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Two workers die in clashes at Indonesia nickel smelter

Violence erupts as workers demonstrate for better pay and safety

Police take up positions on Jan. 16 after a Chinese national and another worker were killed at a nickel smelting plant in North Morowali, Sulawesi, after a riot broke out during a protest over labor conditions.   © Morowali Police/AFP/Jiji

JAKARTA (Reuters) -- Two workers were killed in clashes and rioting at an Indonesian nickel smelting facility at the weekend, officials said on Monday, after violence erupted during a protest by a labor group demanding better pay and safety.

An Indonesian and a Chinese worker were killed during the unrest at the PT Gunbuster Nickel Industry (GNI) smelter, owned by China's Jiangsu Delong Nickel Industry, which involved protesters, workers and security personnel, said Didik Supranoto, a spokesperson for Central Sulawesi police.

Several company vehicles were torched and about 100 dormitory rooms were damaged, Didik said, adding that 71 people were detained and operations at the smelter had been suspended.

GNI launched the smelter in late 2021 with an annual capacity of 1.8 million tonnes and an estimated total investment of $2.7 billion.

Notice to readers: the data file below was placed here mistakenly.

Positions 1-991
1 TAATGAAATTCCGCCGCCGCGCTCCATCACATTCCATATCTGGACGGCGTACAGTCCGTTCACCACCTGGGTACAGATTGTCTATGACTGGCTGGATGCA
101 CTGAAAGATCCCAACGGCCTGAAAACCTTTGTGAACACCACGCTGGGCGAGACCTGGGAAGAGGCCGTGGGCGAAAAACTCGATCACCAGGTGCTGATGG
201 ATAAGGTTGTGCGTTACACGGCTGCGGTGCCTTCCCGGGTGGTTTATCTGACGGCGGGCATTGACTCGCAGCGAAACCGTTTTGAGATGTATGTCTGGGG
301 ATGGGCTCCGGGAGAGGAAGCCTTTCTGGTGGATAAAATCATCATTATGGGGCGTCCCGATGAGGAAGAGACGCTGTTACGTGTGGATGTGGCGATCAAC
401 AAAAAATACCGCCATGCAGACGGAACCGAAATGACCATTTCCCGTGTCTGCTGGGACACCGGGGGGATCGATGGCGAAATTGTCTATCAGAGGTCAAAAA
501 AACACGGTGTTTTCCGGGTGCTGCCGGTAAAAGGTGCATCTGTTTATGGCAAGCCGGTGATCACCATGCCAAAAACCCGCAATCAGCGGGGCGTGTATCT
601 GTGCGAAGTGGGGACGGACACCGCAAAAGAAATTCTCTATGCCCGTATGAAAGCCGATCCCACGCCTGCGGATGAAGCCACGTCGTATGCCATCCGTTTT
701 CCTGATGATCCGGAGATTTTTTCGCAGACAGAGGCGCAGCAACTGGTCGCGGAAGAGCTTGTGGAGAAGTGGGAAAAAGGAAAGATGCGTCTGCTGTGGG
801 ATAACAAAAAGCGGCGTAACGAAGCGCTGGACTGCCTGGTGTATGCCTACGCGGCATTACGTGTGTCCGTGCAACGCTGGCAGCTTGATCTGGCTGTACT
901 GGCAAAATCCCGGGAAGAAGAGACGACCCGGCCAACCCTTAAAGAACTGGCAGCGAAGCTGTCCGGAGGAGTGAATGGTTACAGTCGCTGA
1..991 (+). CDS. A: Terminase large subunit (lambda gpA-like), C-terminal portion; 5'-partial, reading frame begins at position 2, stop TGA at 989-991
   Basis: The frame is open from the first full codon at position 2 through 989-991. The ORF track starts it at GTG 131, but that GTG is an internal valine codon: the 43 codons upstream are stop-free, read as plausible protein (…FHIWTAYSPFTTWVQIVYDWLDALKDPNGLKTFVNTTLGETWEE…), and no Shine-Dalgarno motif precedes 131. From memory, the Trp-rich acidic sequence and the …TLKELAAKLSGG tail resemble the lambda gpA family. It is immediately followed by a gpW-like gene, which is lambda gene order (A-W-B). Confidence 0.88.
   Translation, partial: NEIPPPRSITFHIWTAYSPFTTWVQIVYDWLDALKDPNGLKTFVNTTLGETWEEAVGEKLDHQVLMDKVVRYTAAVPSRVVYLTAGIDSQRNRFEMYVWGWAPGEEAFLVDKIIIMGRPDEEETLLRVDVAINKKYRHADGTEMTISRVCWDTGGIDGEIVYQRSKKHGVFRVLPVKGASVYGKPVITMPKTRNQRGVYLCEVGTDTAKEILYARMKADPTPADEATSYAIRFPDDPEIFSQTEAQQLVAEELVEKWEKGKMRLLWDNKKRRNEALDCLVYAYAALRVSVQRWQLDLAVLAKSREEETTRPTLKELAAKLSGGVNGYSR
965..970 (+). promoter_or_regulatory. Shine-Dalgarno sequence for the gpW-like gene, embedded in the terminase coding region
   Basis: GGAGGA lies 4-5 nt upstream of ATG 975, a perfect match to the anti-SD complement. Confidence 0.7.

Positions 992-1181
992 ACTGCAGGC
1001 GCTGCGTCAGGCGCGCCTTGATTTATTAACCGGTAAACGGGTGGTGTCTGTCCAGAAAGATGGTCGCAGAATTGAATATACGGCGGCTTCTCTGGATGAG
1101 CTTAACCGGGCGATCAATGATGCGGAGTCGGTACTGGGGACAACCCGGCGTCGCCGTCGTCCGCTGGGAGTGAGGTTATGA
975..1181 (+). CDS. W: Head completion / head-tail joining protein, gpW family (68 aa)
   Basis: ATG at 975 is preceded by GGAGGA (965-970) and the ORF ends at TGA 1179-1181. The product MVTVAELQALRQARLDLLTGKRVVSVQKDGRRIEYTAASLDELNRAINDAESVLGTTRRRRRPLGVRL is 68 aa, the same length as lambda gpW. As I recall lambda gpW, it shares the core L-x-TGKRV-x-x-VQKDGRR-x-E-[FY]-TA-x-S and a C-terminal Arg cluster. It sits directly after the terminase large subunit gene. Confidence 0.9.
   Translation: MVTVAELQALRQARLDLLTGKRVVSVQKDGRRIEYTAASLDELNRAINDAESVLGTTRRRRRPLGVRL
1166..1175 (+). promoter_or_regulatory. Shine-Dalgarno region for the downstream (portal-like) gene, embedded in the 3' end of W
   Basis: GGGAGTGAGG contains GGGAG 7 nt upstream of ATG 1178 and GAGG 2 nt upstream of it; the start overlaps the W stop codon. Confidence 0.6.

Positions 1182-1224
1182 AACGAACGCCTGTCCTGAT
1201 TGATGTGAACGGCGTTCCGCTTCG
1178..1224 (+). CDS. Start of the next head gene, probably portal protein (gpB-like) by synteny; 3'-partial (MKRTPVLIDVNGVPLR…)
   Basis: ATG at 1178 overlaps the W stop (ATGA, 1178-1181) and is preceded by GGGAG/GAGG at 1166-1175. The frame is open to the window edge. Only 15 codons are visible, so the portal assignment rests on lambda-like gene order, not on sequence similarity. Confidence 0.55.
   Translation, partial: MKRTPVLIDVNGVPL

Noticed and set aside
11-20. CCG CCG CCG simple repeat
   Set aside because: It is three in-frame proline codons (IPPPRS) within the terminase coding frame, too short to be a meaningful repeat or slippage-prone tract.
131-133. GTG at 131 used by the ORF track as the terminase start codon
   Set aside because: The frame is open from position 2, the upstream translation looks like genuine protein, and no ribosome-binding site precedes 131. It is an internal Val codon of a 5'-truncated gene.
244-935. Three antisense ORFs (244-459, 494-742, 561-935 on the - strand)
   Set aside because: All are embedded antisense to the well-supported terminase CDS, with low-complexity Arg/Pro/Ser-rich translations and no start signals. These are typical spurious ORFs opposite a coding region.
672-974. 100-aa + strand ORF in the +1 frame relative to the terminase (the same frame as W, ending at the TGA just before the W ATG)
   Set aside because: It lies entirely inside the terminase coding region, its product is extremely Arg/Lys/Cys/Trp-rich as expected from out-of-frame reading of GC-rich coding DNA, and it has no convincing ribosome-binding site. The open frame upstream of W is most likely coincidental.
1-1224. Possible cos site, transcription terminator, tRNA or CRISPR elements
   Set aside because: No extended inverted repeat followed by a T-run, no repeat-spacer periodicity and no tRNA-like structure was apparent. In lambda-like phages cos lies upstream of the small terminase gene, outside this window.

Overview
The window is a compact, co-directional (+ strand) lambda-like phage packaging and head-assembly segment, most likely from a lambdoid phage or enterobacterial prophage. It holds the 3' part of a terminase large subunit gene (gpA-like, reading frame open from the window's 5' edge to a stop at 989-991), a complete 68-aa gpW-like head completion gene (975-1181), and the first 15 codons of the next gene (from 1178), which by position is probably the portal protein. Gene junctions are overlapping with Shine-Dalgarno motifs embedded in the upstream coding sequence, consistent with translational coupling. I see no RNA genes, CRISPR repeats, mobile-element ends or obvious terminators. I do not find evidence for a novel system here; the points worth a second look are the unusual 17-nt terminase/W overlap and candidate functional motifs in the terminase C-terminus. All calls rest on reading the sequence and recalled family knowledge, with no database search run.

Protester Minggu Bulu, a member of the labor group and former GNI employee, said there were fatal safety lapses at the facility in the past year, including a motorcycle crashing into heavy machinery and an explosion at the smelter.

GNI could not immediately be reached for comment on the allegation and police were unable to confirm whether deadly accidents had taken place.

"Work health and safety implementation is very poor, so we asked the company to implement it according to the law," Minggu said, adding that workers also lacked proper safety gear.

GNI in a statement said it was investigating the incident.

"The company, together with law enforcement officials, has immediately launched an in-depth and thorough investigation into the incidents that have caused harm to all parties, both material and immaterial losses, and even fatalities," it said.

Violent protests have broken out sporadically in the mineral-rich region of Sulawesi, which has experienced a recent investment boom in nickel, used in electric vehicle batteries.

Indonesia's Industry Minister Agus Gumiwang Kartasasmita in a statement offered condolences over the deaths and urged dialogue between workers and management and for regulations to be fully adhered to, including on workers' rights and safety standards.

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